EBV is a member of the herpes virus family and one of the most common human viruses. It is spread through bodily fluids, primarily saliva. An estimated 125,000 cases of infectious mononucleosis occur each year in the US. Most people will get infected with EBV at some point in their life and will not have any symptoms. So why the interest in a vaccine?
Around 10% of those people who are infected with EBV develop fatigue lasting six months or longer. Around 1% of all EBV-infected individuals develop serious complications, including hepatitis, neurologic problems, or severe blood abnormalities.
As a latent virus, EBV also is associated with several malignancies - including stomach and nasopharyngeal cancers and Hodgkin and Burkitt lymphomas - as well as autoimmune diseases, such as systemic lupus erythematosus.
Furthermore, a landmark study published earlier this year built on years of research linking EPV to multiple sclerosis. Using data from millions of US military recruits over a 20-year period, the researchers determined that EBV infection greatly increased the risk of subsequent multiple sclerosis and that it preceded development of the disease.
There are currently no authorized vaccines against EBV, and only two studies to test an investigational EBV vaccine have taken place in more than a decade, notes the NIH.
But recent research into its implications in serious diseases – as well as the advances in mRNA and other tech – are spurring candidates into development.
While linking EBV to MS has helped spur interest in the development of vaccines, it has also supported other research into treatments for MS. Atara Biotherapeutics, for example, is developing a first-of-its-kind T-cell immunotherapy in the hope of not only slowing decline but also helping patients regain function previously lost to the disease.
“A vaccine that could prevent or reduce the severity of infection with the Epstein-Barr virus could reduce the incidence of infectious mononucleosis and might also reduce the incidence of EBV-associated malignancies and autoimmune diseases,” noted NIAID Director Anthony S. Fauci, M.D, as it launched the early-stage clinical study of its vaccine candidate.
Led by principal investigator Jessica Durkee-Shock, M.D., of NIAID’s Laboratory of Infectious Diseases, the NIH study will evaluate the safety and immune response of an investigational EBV gp350-Ferritin nanoparticle vaccine with a saponin-based Matrix-M adjuvant from Novavax. The experimental vaccine was developed by the Laboratory of Infectious Diseases in collaboration with NIAID’s Vaccine Research Center.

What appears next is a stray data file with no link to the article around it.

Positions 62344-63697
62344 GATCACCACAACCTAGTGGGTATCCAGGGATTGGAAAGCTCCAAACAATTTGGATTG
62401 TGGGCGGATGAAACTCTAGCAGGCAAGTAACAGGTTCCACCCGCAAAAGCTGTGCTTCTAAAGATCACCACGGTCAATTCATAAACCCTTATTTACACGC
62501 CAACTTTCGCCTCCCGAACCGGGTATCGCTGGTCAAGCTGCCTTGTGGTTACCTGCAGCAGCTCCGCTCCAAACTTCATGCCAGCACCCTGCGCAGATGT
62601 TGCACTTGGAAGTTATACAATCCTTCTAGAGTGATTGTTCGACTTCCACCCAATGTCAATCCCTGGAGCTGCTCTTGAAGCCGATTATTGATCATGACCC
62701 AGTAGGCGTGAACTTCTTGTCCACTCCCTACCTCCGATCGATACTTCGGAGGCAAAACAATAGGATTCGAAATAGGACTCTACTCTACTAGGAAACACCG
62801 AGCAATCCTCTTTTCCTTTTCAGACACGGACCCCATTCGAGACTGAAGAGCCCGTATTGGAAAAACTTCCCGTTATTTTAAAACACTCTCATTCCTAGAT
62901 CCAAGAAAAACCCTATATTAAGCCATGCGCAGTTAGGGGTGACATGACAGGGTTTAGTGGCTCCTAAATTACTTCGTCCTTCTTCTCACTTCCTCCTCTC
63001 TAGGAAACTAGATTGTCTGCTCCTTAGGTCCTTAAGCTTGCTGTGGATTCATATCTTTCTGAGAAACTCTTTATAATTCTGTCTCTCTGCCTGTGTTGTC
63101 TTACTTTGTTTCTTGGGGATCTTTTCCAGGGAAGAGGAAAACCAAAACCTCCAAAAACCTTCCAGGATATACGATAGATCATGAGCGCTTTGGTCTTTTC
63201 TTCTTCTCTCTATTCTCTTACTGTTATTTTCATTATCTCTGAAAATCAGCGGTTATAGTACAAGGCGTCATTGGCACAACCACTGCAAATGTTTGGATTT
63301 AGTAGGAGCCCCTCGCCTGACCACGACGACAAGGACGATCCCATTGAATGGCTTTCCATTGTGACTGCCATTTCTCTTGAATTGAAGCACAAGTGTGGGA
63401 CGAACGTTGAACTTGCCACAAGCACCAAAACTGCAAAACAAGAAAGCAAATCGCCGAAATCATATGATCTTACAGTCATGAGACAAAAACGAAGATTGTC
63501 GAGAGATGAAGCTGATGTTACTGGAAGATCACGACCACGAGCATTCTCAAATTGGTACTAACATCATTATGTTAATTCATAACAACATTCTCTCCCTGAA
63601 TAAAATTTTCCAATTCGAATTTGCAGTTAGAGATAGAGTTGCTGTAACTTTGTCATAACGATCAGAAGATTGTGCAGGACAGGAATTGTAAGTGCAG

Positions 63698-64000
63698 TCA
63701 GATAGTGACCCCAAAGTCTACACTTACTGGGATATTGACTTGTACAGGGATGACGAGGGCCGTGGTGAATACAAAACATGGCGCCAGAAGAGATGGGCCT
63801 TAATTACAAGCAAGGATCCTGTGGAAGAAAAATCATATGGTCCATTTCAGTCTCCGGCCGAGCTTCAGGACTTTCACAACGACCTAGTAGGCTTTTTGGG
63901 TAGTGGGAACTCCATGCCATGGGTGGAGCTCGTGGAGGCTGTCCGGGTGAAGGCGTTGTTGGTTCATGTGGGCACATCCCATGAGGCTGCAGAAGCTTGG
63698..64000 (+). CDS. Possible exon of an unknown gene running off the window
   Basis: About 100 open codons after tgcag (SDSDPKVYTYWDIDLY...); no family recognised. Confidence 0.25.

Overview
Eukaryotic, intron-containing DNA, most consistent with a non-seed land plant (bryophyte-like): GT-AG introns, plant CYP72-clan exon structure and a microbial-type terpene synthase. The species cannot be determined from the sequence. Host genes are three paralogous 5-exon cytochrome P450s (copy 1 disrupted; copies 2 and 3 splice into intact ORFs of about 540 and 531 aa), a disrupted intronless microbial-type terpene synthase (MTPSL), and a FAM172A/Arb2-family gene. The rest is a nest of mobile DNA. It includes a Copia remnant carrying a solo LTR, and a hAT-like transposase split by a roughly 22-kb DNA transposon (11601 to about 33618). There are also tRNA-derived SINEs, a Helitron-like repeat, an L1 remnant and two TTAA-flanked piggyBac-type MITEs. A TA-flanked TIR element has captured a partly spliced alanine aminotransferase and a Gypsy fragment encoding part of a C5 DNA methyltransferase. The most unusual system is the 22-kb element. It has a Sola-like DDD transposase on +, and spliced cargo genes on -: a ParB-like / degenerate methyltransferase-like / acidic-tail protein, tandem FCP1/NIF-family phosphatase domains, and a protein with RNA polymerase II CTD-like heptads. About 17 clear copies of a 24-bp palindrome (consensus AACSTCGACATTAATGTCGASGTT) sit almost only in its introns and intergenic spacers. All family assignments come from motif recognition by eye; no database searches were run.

The vaccine works by targeting EBV glycoprotein gp350, which is found on the surface of the virus and virus-infected cells. EBV gp350 is also the primary target for neutralizing antibodies found in the blood of people naturally infected with EBV. Ferritin, a natural iron storage protein found in cells of all living species, is considered a promising vaccine platform because it can display proteins from the targeted virus in a dense array on its surface. The adjuvant is intended to enhance the immune response induced by the investigational vaccine.
The study will enroll 40 healthy volunteer adults ages 18 to 29 years, half of whom have evidence of prior EBV infection and half of whom do not have evidence of prior EBV infection.
Participants will receive three doses (at 0, 30 days and 180 days) and the trial will last four years.
Harnessing mRNA advances
Meanwhile, Moderna announced in January that it had dosed the first participant in a Phase 1 study of its mRNA EBV vaccine.
The company's vaccine candidate against EBV (mRNA-1189) is being developed to prevent EBV-induced mononucleosis and potentially EBV infection.
Similar to Moderna's cytomegalovirus (CMV) vaccine candidate (mRNA-1647), mRNA-1189 contains four mRNAs that encode EBV envelope glycoproteins (gH, gL, gp42, gp220), which mediate viral entry into B-cells (a type of immune system cells) and epithelial surface cells, the major targets of EBV infection.
The Phase 1 randomized, observer-blind, placebo-controlled study of mRNA-1189 is being conducted at around 15 sites in the US. The primary purpose of the Phase 1 study is to assess safety and tolerability of mRNA-1189 in healthy adults ages 18 to 30. Moderna expects to enroll approximately 270 participants.
The EBV virus vaccine joins Moderna’s focus on developing vaccines against latent viruses: which now include vaccines against, shingles, CMV and human immunodeficiency virus (HIV).